To devise a solution that smoothed out the bass level without damaging the sound quality or removing a sense of dynamics, Waves went “back to the future.” Before electronic-based dynamics processing, engineers would “ride the fader” to accommodate dynamics by bringing the level fader up or down, to deal with quiet or loud passages respectively. This was the best you could do back then, but the process was highly imprecise—it was difficult to anticipate musical changes, let alone ride the fader with sufficient accuracy to bring it up or down by just the right amount. The upside was that you weren’t degrading the sound quality.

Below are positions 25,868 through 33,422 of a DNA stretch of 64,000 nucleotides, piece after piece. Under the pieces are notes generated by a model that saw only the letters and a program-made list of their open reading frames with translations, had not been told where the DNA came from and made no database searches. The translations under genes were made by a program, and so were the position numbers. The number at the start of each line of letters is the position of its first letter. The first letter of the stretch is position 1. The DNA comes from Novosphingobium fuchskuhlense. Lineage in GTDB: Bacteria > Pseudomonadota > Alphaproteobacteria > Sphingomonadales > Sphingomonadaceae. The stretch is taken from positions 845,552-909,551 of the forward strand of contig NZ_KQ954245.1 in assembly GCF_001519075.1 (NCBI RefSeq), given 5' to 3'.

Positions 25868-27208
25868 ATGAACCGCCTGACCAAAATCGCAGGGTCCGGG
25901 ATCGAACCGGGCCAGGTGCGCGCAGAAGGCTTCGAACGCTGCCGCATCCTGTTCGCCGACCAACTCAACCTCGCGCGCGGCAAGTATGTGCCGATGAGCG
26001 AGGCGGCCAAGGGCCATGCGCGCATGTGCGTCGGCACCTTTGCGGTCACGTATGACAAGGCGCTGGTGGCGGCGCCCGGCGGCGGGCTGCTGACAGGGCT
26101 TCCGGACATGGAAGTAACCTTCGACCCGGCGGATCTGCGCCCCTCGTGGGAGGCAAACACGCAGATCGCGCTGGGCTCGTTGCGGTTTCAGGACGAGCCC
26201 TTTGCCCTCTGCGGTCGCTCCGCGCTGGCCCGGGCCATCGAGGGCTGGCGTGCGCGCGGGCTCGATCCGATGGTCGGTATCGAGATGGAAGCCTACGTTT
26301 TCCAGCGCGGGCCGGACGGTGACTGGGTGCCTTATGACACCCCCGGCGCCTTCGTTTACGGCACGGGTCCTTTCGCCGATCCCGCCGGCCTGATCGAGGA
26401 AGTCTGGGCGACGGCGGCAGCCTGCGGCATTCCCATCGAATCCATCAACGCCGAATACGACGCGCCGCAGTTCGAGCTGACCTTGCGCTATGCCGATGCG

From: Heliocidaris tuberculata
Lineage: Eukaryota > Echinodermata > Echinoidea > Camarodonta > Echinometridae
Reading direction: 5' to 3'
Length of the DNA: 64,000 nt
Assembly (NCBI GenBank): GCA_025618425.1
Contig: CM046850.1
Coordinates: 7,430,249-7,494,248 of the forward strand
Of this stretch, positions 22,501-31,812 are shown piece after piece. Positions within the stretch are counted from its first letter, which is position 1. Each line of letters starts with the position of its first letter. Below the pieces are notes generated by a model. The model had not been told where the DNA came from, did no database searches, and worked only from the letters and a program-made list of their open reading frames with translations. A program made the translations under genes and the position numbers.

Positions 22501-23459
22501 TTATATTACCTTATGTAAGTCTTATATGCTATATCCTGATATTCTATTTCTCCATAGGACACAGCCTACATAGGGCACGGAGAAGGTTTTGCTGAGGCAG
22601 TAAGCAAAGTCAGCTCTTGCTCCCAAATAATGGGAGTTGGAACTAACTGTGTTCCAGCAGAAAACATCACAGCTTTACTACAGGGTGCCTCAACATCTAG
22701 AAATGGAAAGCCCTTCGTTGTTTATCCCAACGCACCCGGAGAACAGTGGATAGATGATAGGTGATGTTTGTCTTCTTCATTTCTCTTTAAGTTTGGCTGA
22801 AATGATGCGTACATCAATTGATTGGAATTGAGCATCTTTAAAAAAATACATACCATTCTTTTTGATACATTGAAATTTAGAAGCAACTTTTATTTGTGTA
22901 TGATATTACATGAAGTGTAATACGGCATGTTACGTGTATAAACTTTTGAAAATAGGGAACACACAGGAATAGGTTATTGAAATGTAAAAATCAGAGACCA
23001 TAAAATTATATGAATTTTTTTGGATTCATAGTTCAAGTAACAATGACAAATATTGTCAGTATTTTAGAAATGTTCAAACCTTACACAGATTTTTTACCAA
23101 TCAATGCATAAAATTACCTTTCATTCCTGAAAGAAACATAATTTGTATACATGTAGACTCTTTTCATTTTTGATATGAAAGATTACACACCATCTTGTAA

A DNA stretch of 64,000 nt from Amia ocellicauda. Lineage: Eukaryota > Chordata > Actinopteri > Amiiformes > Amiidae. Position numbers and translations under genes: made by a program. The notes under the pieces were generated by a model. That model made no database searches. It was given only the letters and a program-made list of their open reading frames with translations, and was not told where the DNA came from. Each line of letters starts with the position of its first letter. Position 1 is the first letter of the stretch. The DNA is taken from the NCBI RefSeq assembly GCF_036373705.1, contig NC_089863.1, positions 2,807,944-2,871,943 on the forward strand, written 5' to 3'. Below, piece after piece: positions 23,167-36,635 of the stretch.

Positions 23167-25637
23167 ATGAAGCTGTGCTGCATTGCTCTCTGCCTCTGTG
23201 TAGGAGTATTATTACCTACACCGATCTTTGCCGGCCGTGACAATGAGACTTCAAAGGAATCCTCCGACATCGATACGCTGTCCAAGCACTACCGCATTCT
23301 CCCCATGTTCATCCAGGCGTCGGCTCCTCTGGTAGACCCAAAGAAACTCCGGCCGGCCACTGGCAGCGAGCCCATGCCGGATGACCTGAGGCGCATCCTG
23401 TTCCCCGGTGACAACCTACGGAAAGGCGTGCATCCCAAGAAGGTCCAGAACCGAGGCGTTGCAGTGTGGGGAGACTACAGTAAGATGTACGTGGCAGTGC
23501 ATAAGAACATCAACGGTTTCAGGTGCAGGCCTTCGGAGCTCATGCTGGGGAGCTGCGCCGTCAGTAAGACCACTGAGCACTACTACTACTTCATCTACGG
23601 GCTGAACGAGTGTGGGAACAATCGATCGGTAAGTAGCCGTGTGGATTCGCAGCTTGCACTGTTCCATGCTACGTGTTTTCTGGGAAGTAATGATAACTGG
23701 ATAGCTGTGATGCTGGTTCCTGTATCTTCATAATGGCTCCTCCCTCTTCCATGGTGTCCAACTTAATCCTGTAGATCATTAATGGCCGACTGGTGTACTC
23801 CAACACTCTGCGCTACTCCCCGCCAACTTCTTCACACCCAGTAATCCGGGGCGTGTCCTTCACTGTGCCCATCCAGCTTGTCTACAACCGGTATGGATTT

Bass Rider is a modern solution that rides the gain but takes advantage of the fact that it can react more quickly and accurately than any human. What’s more, it’s smart enough to preserve natural note attacks and decays. Unlike compressors and limiters, Bass Rider rides the gain of complete notes and passages, so it preserves the musical dynamics of the bass part instead of trying to make all the levels, all the same, all the time.

Bass Rider compared to other gain-smoothing options

Figure 1: Bass Rider compared to other gain-smoothing options.